Stories from 5 February 2011
During the five-day long media and communications black out in Egypt, activists succeeded in circumventing censorship, filtering out videos that captured the violence occurring on the sidelines of the "revolution," away from the peaceful scenes of ordinary traffic in downtown Cairo broadcast by State TV. Videos are graphic in nature. Viewers discretion is advised.
In Bahrain, both online and off, residents have expressed solidarity with Egyptians, even holding a protest at the Egyptian embassy on February 4. Though the rally was largely a solidarity action, for Bahrain's own opposition, the protest--which was sanctioned with a permit by the government--was an opportunity to vent their own concerns.
Pradeep Kumar Singh reports that Jhalanath Khanal becomes the 34th prime minister of Nepal after numerous election attempts since the resignation of Madhav Kumar Nepal on June 30 last year.
On Facebook, a wall of shame is being compiled, under the title January 25 Blacklist (Ar), with the names of politicians, media personalities and celebrities who have spoken out against the protesters calling for an end of the Mubarak regime.
On February 3, the city of Bogotá held a Car-Free Day --a day when restrictions are placed on the circulation of private vehicles. The day is designed as a strategy to raise environmental awareness and improve vehicular traffic. Twitter users from Bogotá tweeted their opinions and reports about the day.
Nick Fielding reports that, according to an audit by the Special Inspector General for Afghanistan Reconstruction (SIGAR), $11.4 billion is at risk due to inadequate planning for the construction of nearly 900 Afghanistan National Security Forces (ANSF) facilities.
In the wake of Uzbek president visit to Brussels, the European Union seemed impotent in the face of one of the world’s most brutal dictatorships, because the EU isn’t engaging Uzbekistan’s other players, argues neweurasia’s Schwartz.
Rahat informs his readers that police is on a patrol in Bishkek, Kyrgyzstan's capital city, after the shootings between police and armed terrorists, who were identified by the officials as radical Islamic militants.
A group of citizens initiated a drive for signatures in support of a referendum to extend the incumbent president's authority until 2020 without elections, a move that was widely believed to be orchestrated from presidential administration. They collected more than 5 million signatures in less than three weeks during Christmas and New Years holidays
Dee at Ranting in Colombo went to the day one event of the Colombo Fashion Week 2011 and shares some interesting pictures in her blog.
Arab League's Secretary-General and former Mubarak loyalist Amr Moussa's interest in becoming Egypt's next President has drawn a range of reactions, as Egyptians continue to call upon Hosni Mubarak to resign for the 12th day in a row. Here are some of the reactions on Twitter.
News just came that Egypt's president Hosni Mubarak has resigned his post as head of the ruling National Democratic Party. This comes on the 12th day of massive demonstrations across Egypt, calling for his resignation as President. Update: The news has now changed: Mubarak may not have resigned his post. Here are Twitter reactions to the conflicting news.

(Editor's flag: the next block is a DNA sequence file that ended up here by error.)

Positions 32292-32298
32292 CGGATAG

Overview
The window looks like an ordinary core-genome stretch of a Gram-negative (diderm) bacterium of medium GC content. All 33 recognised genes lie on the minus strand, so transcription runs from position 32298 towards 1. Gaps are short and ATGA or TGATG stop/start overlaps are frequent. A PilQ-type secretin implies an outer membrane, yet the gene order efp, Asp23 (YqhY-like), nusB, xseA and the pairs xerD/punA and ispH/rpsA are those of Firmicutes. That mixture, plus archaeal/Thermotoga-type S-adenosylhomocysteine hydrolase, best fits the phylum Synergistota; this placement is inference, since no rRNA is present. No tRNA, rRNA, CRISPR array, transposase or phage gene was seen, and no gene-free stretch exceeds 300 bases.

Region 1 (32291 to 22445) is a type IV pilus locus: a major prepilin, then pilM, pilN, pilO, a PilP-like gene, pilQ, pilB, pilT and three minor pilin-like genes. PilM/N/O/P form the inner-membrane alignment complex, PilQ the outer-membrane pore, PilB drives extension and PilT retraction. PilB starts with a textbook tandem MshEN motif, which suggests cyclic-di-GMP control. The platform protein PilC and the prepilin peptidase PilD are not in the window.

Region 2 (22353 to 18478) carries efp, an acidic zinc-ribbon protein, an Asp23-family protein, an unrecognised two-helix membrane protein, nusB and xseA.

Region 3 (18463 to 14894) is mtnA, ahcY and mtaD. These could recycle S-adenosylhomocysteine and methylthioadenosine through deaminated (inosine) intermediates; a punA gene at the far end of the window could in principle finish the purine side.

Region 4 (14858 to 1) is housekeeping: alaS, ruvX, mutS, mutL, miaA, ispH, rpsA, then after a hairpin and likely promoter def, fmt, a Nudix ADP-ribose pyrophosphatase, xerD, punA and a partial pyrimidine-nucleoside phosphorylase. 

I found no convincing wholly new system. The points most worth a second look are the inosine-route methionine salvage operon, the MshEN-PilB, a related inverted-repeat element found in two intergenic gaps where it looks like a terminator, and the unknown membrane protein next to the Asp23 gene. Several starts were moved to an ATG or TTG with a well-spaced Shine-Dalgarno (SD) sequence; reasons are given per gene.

After two days of violence from pro-Mubarak forces, February 4 brought a new sense of calm to Tahrir Square. Though the day did not end in a Mubarak departure, protesters were rejuvenated by the new atmosphere.
Egyptian and other Middle East activists used the language of social media as means of humor to describe the events as they unfolded. Fake accounts for Mubarak are also in abundance, and kept the moral high in the #jan25 Twitter stream, even in the darkest hours of the clashes on Wednesday and Thursday. Carmel L Vaisman Takes a closer look.
Ekram Kabir at Kotha-Chhilo opines that the urgent task for the South Asian countries would be to promote peace-building through conflict resolution before the talk of making it a visa free region can begin.
In this, the first, World Interfaith Harmony Week, people from all faiths have been getting together to forget about differences and promote religious tolerance and dialogue based on the mantras "Love of God and love of one's neighbour" or "love of the good and love of one's neighbour". Worldwide bloggers share views on why this dialogue is so important – and why it is not impossible to achieve it.
Ken looks at problems facing the African Union: “The just concluded AU summit in Addis Ababa, Ethiopia had two key problems to address: the political crisis in Ivory Coast and the legal battles involving six Kenyans who face charges at the ICC. So far the continental body appears to have...
The unveiling of the Confucius statue in Tiananmen Square last month has renewed the debate about Political Confucianism as the state ideology of China.
Johan Lagerkvist from China Roader compares the socio-political structure between China and Egypt.
ChinaHush has translated the lyrics of a popular Internet song, Afraid to go home for the New Year, written by He Puxian a drifter singer from Hubei.
Jone Pavlus posted on the Fast Company’s Co. Design site a stark set of infographics visualizing the governments censorship on the internet around the world. (Click here to see its interactive version)